- Joe Conason discusses the increasingly widespread recognition that inequality represents a barrier to growth. And Heidi Moore takes a look at Thomas Piketty's place in making that point:
This is a deep point. Many American households, if they are lucky, will grow their wealth at the same rate as the economy. But, because the wealthy are growing their fortunes at a much faster rate, no one else can ever catch up.- Ian Welsh nicely sums up what level of profit we should expect out a functional market economy. (Handy hint: it isn't "every dime that can be squeezed out of a powerless workforce".)
Let's repeat that: no one else can ever catch up.
This is where Piketty adds more nuance: it's not just inequality of wealth and income that we're struggling with, but inequality of opportunity. That's of far more concern. In essence, he is saying, we're lying to ourselves if we believe that hard work will lead to wealth. Mainly, wealth reliably leads to wealth. Everything else is chancy. The middle class is playing the economic lottery to improve their lot in life, while the wealthy have a sure thing.
Sustained high profits, in free market economics, are considered the sign of an uncompetitive market. ...[If] an industry or business makes high profits regularly, and certainly if they do so for more than a decade or so, the market is not competitive.- Joseph Heath duly criticizes Gary Mason's unusually-explicit call to drive down wages in the name of greater corporate profits:
The response to that should be political: either make the market competitive, or if it’s the sort of market which can’t be or is too much trouble to be made competitive (most utilities, if you’re sane; certainly utility distribution; any insurance required of almost anyone; roads, etc…) then either make them government run, or heavily regulate them.
The general level of profits in a society should, actually, be pretty low. 5% plus inflation is a good level to aim for. If high profits are available in parts of the economy, every other business gets starved for cash, as money runs to the high profits. Economics says that those opportunities should run out and there should be a regression to the mean, but in oligopolistic economies with strong protected works and vast amounts of government corruption, that doesn’t happen—until there is a crash, at which point the most profitable businesses are bailed out, because they used their profits to buy government.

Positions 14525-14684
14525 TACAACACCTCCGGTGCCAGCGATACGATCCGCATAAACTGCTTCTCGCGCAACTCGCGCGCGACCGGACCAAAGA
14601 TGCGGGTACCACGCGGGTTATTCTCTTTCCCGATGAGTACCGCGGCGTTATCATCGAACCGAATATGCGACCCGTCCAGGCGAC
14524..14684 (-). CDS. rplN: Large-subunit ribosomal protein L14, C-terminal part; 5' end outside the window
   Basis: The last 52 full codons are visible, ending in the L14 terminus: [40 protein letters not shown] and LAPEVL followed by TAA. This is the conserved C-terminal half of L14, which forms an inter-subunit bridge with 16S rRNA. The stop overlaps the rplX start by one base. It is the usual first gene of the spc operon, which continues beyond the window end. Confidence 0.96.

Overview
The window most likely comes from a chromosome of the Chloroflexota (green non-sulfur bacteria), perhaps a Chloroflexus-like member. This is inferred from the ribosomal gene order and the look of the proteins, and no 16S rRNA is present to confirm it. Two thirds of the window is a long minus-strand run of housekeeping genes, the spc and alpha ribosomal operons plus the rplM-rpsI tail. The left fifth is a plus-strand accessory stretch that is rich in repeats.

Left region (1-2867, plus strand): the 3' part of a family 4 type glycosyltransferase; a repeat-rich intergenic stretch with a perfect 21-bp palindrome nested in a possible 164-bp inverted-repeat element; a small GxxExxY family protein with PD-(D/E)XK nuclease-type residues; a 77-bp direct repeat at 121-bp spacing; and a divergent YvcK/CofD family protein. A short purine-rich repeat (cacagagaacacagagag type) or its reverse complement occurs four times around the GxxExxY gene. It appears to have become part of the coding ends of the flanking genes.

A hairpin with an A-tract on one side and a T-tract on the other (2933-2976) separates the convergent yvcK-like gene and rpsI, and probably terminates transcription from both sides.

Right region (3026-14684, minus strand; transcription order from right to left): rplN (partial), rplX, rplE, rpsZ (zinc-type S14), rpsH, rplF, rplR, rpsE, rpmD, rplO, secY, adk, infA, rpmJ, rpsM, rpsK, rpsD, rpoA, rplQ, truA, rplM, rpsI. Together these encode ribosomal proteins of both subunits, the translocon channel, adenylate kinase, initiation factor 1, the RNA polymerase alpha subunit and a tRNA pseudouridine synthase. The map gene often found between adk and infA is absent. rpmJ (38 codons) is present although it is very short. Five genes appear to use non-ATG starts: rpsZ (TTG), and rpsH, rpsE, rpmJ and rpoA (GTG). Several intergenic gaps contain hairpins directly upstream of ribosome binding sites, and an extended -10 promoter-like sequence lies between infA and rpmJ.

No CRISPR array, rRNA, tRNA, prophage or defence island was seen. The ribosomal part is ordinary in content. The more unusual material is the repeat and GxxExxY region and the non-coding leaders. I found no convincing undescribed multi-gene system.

Individual businesses want high profits, but societies want low profits, and should view sustained high profits as a sign of economic illness which requires intervention.
Mason circles around this point:- In case there was any doubt that the corporate lobby is firmly in the latter column, Cliff and Stephen Maher both discuss the abuse of the temporary foreign worker program to attack wages and working conditions for Canadian and immigrant workers alike. And the Alberta Federation of Labour looks in detail at the massive numbers of employers misusing the program.
A weakening Canadian dollar is helping to offset our competitive disadvantage with the United States and others, to some degree, but it doesn’t look to be a long-term answer. And we know wage cuts aren’t likely to happen.Notice the wistful tone in that last sentence. What he’d really like to see is everyone’s wages go down, but apparently that’s not realistic. I guess we can put that down to the unreasonableness of the working classes, unwilling to sacrifice their standard of living in the interests of securing… a higher standard of living. And why isn’t a weakening Canadian dollar a long-term answer? Depends what you think the problem is. If it’s correcting a balance of trade issue, then yes it is an answer. But if the “problem” is that our standard of living is too high, as Mason seems to think, then he’s right, a weakening Canadian dollar will not lead to a permanent reduction in national income. The fact that he, and the various business leaders he cites, regard this as a problem, suggests that they are either deeply confused, or else they harbour a fundamentally malevolent attitude toward the mass of the population.
- Finally, Wendy Gillis reports on Canada's increasingly-embarrassing (and damaging) obstruction of access to information.